I arrived at Stanford with a list of goals to accomplish: learn the basics of coding, strengthen my management skills and spend more time swimming. I figured coding would be the most difficult, followed by that pesky butterfly stroke.
I never expected one of my biggest challenges would be learning to say “thank you” in response to a compliment.
In fact, I didn’t even know that I had a problem.
It was brought to my attention during a communications class at Stanford’s Graduate School of Business. I was asked to give a brief speech to my fellow students. I thought I’d aced it — after all, I get paid to communicate stories. But one of the instructors pointed out that I ran offstage as soon as I’d uttered my last syllable. Instead of staying put to receive applause, I bolted back to the safety of my seat.
The speech was followed by an even more painful exercise. Our instructor made me stand still and say “thank you” while he presented me with a compliment. I was extremely uncomfortable, and struggled to look him in the eye. I counted seconds until I could return to my seat, unnoticed.
There were a million thoughts racing through my head: Why would someone who barely knew me give me a compliment? Why would I trust them? Why bother saying “thank you” when I knew in my heart of hearts that I was not worthy? Was it lunchtime yet?
Sure, I’d received compliments in the past. But my typical response was along the lines of “thank you, but I really can’t take credit for that because (insert excuse X, Y and Z)” or some variation of “I just got lucky.”
Turns out that’s pretty common, especially among women. Comedian Amy Schumer took note and wrote a brilliant parody skewering women’s inability to receive a compliment, even from their best friends.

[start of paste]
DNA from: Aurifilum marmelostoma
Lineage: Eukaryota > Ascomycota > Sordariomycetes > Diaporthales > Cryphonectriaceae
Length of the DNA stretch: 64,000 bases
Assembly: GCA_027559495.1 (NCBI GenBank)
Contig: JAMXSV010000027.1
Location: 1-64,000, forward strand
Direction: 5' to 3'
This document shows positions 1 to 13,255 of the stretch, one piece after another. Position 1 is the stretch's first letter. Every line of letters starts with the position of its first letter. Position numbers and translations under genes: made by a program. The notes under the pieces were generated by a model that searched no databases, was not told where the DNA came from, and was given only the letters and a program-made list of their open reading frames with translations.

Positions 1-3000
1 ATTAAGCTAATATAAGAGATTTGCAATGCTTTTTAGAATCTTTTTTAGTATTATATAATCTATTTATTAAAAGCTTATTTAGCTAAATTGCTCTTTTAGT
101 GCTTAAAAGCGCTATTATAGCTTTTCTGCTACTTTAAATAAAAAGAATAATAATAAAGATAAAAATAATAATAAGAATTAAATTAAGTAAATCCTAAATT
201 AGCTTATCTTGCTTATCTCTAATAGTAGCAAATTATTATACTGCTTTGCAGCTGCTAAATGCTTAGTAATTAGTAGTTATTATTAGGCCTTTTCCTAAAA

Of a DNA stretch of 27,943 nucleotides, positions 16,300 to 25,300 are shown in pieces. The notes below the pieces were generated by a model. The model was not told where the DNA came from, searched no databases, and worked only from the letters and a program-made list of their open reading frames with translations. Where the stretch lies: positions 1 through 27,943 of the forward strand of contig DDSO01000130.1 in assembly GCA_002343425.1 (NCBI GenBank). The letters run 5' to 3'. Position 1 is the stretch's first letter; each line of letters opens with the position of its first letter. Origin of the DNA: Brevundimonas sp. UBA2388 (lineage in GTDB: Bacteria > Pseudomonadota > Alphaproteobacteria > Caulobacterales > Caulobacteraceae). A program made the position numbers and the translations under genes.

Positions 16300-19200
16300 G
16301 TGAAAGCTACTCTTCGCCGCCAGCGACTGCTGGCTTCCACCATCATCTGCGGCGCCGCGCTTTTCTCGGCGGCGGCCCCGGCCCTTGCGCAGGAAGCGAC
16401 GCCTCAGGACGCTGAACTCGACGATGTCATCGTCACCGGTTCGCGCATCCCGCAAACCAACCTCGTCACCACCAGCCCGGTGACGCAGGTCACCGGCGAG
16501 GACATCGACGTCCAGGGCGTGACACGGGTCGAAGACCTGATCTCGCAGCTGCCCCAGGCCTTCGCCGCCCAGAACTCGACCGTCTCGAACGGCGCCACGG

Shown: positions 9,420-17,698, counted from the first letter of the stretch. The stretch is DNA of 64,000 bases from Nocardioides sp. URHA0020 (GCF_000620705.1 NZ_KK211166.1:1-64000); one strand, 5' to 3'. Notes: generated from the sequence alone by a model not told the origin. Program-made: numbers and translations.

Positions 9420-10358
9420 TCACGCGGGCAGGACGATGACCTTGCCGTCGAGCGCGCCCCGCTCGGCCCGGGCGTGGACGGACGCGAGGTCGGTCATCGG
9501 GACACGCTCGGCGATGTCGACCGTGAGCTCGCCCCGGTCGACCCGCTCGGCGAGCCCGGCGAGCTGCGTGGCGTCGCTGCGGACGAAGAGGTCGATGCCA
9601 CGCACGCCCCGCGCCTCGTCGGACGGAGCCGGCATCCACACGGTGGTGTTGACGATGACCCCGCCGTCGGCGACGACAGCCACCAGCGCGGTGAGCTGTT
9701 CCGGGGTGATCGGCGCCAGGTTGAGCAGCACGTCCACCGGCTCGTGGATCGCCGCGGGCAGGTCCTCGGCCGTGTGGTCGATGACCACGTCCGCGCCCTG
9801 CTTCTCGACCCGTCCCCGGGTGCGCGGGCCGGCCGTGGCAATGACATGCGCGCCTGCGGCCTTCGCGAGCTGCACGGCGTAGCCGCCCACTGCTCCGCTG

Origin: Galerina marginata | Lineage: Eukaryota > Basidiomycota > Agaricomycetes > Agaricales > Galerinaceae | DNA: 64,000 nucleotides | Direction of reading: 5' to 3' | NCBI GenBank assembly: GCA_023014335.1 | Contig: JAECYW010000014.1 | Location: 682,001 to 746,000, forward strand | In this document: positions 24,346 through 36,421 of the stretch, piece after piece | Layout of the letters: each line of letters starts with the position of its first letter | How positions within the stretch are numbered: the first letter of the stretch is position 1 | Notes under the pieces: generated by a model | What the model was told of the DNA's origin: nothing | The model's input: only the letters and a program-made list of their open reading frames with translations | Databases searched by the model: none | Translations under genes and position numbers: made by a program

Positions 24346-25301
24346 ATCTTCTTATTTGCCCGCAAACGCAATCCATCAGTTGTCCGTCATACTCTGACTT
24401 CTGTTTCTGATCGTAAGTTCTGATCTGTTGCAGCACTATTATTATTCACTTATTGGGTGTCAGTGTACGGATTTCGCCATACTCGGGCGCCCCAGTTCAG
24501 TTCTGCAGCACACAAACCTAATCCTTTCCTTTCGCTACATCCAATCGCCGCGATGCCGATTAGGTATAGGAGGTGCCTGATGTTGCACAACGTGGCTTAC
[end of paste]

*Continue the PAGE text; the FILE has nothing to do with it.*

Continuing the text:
But the problem with not saying “thank you” is that the more you resist the compliment, the less you believe in yourself. And if you can’t believe in yourself, what organization would put you in charge? What kind of executive presence can you maintain if you claim your success was a series of lucky coincidences?
Also, throwing a compliment back in someone’s lap is an unpleasant experience unto itself. It invalidates their observations and creates distance between someone who is trying to connect with you.
I visited my instructor during office hours to ask for advice on how to get better at accepting compliments. His advice was simple: stop self-deflating. Start focusing on what you do well and maximize yourself. Own your own space instead of trying to shrink it.
Sounds simple, right? I’d like to say I walked out of there in my superwoman pose, patting myself on the back for a successful journalism career but instead my mind drifted to the fact that I had missed swim practice over the weekend. Why did I suck so bad?
But his words have stuck with me. He is a paid professional communicator — just like me. He’s telling me that I have room to grow and he’s given me the tools to do it. It’s now my job to hold my head higher, to unfold my arms when speaking and say “thank you” when someone offers praise.
I never dreamed that I’d come to Stanford to learn to communicate, that this personal growth could be such a game changer. Believing that I belong here will carry me farther than any swim lesson, even though I’ve gotten a lot faster at butterfly. And if that sounds like I am complimenting myself, you’d be right.